In an ideal world, organic and conventional farming should be able to co-exist, leaving it up to consumers to make a choice, irrespective of what science says about the differences between products of the two systems. 

While this is often the case on the ground, things are not that simple when it comes to the minds of consumers. The appeal of organic foods lies in the fact they are promoted as being better and safer than non-organic foods, and the greater the perceived risks associated with conventional foods, the greater the attraction (and price premium) associated with organics. This creates a strong incentive for promoters of organic foods to exaggerate the perceived risks associated with conventional agricultural systems.

The risk this creates for conventional agriculture is that safe, productivity-enhancing technologies and inputs will be prohibited, based more on consumer and public sentiment, rather than actual science. Ultimately, this will reduce the international competitiveness of Australian agriculture.

Of course, the more this happens, the more conventional agriculture will resemble organic agriculture, and the harder it will ultimately be for organic products to sustain premium prices. It would be the ultimate irony if the current populism associated with organic foods ultimately contributed to their demise!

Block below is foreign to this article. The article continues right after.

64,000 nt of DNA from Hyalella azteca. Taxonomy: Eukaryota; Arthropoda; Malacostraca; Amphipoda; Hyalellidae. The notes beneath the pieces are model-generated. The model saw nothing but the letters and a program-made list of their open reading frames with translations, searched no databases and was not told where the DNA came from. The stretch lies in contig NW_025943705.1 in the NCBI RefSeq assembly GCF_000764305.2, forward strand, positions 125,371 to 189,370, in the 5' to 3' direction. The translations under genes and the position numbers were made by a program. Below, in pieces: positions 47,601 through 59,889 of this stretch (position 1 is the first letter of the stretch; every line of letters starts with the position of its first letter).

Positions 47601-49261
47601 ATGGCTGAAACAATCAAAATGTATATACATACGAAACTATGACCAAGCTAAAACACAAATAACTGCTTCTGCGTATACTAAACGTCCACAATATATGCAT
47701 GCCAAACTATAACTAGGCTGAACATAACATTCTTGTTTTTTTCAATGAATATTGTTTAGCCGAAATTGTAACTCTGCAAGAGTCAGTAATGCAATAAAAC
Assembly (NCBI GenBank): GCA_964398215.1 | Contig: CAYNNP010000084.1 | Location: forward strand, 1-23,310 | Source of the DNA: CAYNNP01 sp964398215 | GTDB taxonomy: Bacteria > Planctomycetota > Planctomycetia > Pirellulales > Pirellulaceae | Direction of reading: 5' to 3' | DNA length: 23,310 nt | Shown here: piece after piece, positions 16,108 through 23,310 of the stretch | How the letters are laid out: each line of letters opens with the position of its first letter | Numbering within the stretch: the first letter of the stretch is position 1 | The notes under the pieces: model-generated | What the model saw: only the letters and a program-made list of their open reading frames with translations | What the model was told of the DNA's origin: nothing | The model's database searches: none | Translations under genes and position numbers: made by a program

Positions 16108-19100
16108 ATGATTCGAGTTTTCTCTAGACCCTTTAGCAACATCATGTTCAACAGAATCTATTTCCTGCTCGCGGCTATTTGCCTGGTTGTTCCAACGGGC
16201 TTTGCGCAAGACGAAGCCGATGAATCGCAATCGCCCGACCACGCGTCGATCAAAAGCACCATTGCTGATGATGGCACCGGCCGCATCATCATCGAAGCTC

Anonymous commented on 26-Jul-2013 10:06 AM
Thank you! At last some sane discussion on this topic. It is a pity that the foodies wont read this..
Emily WALLIS commented on 27-Jul-2013 05:45 PM
I cannot believe this brutal attack on organic food in Australia. As an organic food consumer I try to purchase organic food when available and I have to be vigilant to ensure it is certified and that the certifier is following organic standard protocol. I fail understand the statement that it is a complete mystery “why organic food has gained such popularity” . This is a no brainer – let’s try less chemicals, better for the planet, our waterways, our health would be a good start. Providing organic standards are followed then the nutrient content should be better also.
I prefer to eat my vegetables and fruit without harmful pesticides and herbicides. For you to say why the concern, then I suggest you read the MDS sheet on the chemicals that are being applied to our food. I think you would certainly take a different point of view.